Latest news of the domain name industry

Recent Posts

DotConnectAfrica slammed for two-faced strategy as it loses .africa appeal

Kevin Murphy, October 5, 2021, Domain Policy

Unsuccessful gTLD applicant DotConnectAfrica has been handed what may prove to be the final nail in the coffin for its failed .africa bid.

A California appeals court has upheld ICANN’s lower-court victory over DCA in its entirety, ruling that the .africa applicant had a two-faced legal strategy that saw it first argue that it did not have a right to sue, but then suing anyway.

After having its .africa application rejected by ICANN due to lack of African government support in 2012, the following year DCA filed an Independent Review Process complaint against ICANN.

One of its key arguments in that case was that it, along with every other new gTLD applicant, had been forced to sign a legal waiver, preventing them from taking ICANN to court.

When it was handed a partial victory in the IRP, sufficient to embarrass ICANN but not enough to have .africa reassigned, DCA was one of a few parties who ignored the legal waiver and sued anyway, in 2016.

Now, the California appeals court has confirmed a lower court ruling that this violated the rule of “judicial estoppel”, which prevents a party switching between two diametrically opposing arguments to suit their strategy at any given time.

“DotConnect took two contrary positions. It told the arbitrators on the Independent Review Panel it could not sue in court. DotConnect then sued in court,” the three judges wrote.

They added that the “text of that litigation waiver was unequivocal, unconditional, and unlimited.”

The ruling describes the .africa case in pretty much the same way as I have for the last decade — DCA didn’t have government support when it applied for the gTLD and ICANN was well within its rights to throw out the application under the program’s rules.

ICANN was handed a thoroughly comprehensive victory, in other words, and awarded costs.

Is this the end of the .africa case? Given DCA boss Sophia Bekele’s apparent fondness for the sunk cost fallacy, who knows?

While all these legal shenanigans have been ongoing, .africa has been delegated to and launched by ZA Central Registry, which had the support of the African Union following an RFP that DCA refused to participate in.

There are about 30,000 .africa domains under management today, which is not terrible for a new gTLD.

The 30-page appeals court ruling (pdf) was made September 20 and ICANN published it this week.

Another new gTLD applicant lawyers up on ICANN

Kevin Murphy, July 28, 2021, Domain Policy

Another rejected new gTLD applicant has filed an Independent Review Process complaint against ICANN, claiming the org failed to follow proper procedures on fairness and transparency.

And I think it’s got a pretty good chance of winning.

A Bahrain company called GCCXI has filed the IRP, eight years after its application for .gcc was thrown out by ICANN on the vague advice of its Governmental Advisory Community.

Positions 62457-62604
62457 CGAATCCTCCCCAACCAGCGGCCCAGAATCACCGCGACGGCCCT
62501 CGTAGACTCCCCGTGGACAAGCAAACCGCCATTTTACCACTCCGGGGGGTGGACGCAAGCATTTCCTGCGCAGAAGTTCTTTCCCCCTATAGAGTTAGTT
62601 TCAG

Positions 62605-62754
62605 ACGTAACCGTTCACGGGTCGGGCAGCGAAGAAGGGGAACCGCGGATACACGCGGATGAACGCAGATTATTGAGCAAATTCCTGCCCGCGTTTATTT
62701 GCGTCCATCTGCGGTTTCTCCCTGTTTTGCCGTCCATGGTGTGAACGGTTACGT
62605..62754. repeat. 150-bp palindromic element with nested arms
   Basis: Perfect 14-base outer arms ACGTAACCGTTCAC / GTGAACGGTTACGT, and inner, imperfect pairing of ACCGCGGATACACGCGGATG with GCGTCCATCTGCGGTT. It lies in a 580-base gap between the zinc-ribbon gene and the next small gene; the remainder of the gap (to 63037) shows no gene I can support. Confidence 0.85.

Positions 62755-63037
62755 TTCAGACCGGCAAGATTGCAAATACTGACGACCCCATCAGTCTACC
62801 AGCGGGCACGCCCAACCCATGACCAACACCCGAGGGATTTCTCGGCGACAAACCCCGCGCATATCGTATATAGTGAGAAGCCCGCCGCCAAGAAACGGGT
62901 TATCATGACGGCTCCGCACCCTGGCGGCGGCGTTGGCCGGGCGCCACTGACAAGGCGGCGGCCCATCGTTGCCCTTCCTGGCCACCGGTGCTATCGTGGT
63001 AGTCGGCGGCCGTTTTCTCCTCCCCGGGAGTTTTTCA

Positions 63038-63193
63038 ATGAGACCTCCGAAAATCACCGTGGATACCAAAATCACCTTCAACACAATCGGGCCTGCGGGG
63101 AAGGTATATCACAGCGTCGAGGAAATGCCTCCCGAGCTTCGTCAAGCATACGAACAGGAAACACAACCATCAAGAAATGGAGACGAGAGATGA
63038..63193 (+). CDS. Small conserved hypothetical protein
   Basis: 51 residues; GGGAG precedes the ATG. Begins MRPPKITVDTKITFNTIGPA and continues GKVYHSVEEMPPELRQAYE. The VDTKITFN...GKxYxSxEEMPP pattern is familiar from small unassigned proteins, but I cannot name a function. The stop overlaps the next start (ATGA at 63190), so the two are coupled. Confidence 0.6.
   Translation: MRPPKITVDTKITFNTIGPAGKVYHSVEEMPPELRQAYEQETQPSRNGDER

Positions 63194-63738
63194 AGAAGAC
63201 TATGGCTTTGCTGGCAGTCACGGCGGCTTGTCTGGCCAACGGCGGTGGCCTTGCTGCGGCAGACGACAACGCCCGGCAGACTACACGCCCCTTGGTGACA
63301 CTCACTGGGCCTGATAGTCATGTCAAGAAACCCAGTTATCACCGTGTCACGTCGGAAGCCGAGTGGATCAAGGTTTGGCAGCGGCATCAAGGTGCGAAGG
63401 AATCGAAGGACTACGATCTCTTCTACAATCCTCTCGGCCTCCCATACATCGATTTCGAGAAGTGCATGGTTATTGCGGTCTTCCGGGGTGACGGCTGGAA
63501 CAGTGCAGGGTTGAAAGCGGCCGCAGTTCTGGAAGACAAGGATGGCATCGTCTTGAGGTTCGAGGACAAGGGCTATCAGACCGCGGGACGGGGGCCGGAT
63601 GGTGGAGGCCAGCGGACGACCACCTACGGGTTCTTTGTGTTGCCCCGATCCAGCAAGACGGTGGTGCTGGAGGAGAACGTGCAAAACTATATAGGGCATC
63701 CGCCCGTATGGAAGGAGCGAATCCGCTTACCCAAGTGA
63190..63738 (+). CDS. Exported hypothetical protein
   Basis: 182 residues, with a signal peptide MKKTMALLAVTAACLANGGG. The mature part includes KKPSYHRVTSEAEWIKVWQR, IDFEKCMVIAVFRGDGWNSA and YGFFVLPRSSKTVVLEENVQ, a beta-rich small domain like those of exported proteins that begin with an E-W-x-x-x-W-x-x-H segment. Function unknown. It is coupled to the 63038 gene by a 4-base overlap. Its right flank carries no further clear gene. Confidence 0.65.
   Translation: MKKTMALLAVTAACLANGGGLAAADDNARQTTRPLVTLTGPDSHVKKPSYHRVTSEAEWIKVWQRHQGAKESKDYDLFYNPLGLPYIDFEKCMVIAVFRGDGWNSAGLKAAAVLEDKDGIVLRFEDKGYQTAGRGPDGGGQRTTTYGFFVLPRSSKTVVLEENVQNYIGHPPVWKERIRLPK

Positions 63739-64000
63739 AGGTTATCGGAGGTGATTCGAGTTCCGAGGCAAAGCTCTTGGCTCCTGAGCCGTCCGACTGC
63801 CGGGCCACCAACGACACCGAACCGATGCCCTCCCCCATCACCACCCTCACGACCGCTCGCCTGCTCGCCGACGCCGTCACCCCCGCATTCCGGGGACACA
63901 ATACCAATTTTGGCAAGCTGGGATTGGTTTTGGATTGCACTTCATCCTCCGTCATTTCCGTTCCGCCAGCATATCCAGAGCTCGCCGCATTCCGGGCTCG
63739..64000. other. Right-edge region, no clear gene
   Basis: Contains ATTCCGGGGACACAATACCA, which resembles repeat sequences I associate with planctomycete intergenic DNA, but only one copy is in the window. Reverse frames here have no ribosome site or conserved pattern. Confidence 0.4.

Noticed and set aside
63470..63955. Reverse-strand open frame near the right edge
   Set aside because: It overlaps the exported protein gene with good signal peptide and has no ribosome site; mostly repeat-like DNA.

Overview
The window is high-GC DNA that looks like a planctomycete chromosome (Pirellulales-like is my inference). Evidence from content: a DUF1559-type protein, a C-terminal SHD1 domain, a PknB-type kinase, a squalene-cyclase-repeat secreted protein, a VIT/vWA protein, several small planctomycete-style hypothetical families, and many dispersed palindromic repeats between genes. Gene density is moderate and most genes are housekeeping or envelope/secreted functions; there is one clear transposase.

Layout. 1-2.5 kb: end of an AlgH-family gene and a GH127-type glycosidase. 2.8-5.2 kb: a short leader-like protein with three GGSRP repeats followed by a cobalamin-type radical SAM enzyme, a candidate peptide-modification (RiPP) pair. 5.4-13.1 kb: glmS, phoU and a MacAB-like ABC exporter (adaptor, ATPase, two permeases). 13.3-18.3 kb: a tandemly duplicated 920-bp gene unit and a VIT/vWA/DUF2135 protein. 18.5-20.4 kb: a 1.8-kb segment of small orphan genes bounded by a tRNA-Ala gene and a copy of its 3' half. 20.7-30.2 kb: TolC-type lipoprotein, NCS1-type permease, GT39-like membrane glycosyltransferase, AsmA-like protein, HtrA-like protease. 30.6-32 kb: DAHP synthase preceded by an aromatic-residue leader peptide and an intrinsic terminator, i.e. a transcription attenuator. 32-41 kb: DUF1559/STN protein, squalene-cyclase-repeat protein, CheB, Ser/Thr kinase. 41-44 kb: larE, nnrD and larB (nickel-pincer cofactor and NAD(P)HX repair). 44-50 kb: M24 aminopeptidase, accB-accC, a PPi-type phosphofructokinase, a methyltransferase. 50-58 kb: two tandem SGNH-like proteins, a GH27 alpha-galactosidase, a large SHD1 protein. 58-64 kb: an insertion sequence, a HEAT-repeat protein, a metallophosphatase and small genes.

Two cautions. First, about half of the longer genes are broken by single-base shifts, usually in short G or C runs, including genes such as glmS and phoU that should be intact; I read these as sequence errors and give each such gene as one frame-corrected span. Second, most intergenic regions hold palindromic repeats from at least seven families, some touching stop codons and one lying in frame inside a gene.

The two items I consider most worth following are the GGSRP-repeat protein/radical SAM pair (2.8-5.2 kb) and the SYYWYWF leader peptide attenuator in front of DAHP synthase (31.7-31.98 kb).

.gcc is for Gulf Cooperation Council, the short-hand English name for the Cooperation Council for the Arab States of the Persian Gulf, a proto-union of six states on the east coast of the Arabian peninsula.

The applicant’s problem is that it’s not affiliated with, nor supported by, the GCC or its member states.

The GAC, in its controversial Beijing communique of April 2013 objected to GCCXI’s application in the same breath and under the same power as it objected to DotConnectAfrica’s .africa bid.

Back then, the GAC was much more secretive than it is today, and did not have to provide a rationale for its advice. Its powers to object to gTLD applications pretty much amounted to a veto.

ICANN dutifully followed the GAC’s advice, throwing out the .gcc application later that year.

The applicant has evidently been trying to get ICANN to change its mind, using the Request for Reconsideration and then Cooperative Engagement Processes, since early 2014. That CEP concluded in May, and GCCXI filed for IRP in June.

Why did the CEP — a form of arbitration designed to avoid expensive IRP complaints and lawsuits — take so long and ultimately fail?

Don’t look to the IRP complaint published by ICANN (pdf) for answers — it’s redacted the whole ruddy lot, a few pages of text, without explanation.

That’s ironic given that a lack of transparency is one of GCCXI’s beefs against the org, along with an alleged failure to follow its bylaws on neutrality and fairness.

ICANN has ignored all of its carefully developed and documented policies, and instead has kowtowed to unspecified government concerns — devising a secret process to kill Claimant’s investment and opportunity, and completely disregarding the public interest in delegating the TLD for use.

The continued fight for a gTLD it surely has no hope of ever operating is a ballsy move by the applicant.

It’s roughly equivalent to some random European company applying to run .eu to represent the geographic region of EU member states without the consent of the EU institutions themselves and then complaining when it’s told to take a walk.

But that doesn’t necessarily mean it will lose the IRP. In fact, I think it has a pretty good chance of winning.

GCCXI does not deserve to prove it should be given .gcc, it only needs to show that ICANN broke its own bylaws.

DotConnectAfrica, which was rejected by the GAC and then ICANN for pretty much the same unsubstantiated reasons — the GAC “veto” — won its IRP in 2015, with the panel finding that ICANN accepted the GAC’s unexplained advice without even rudimentary due diligence, violating its commitment to fairness.

It was particularly embarrassing for the GAC, whose then-chair admitted that the committee deliberately kept its advice vague and open to interpretation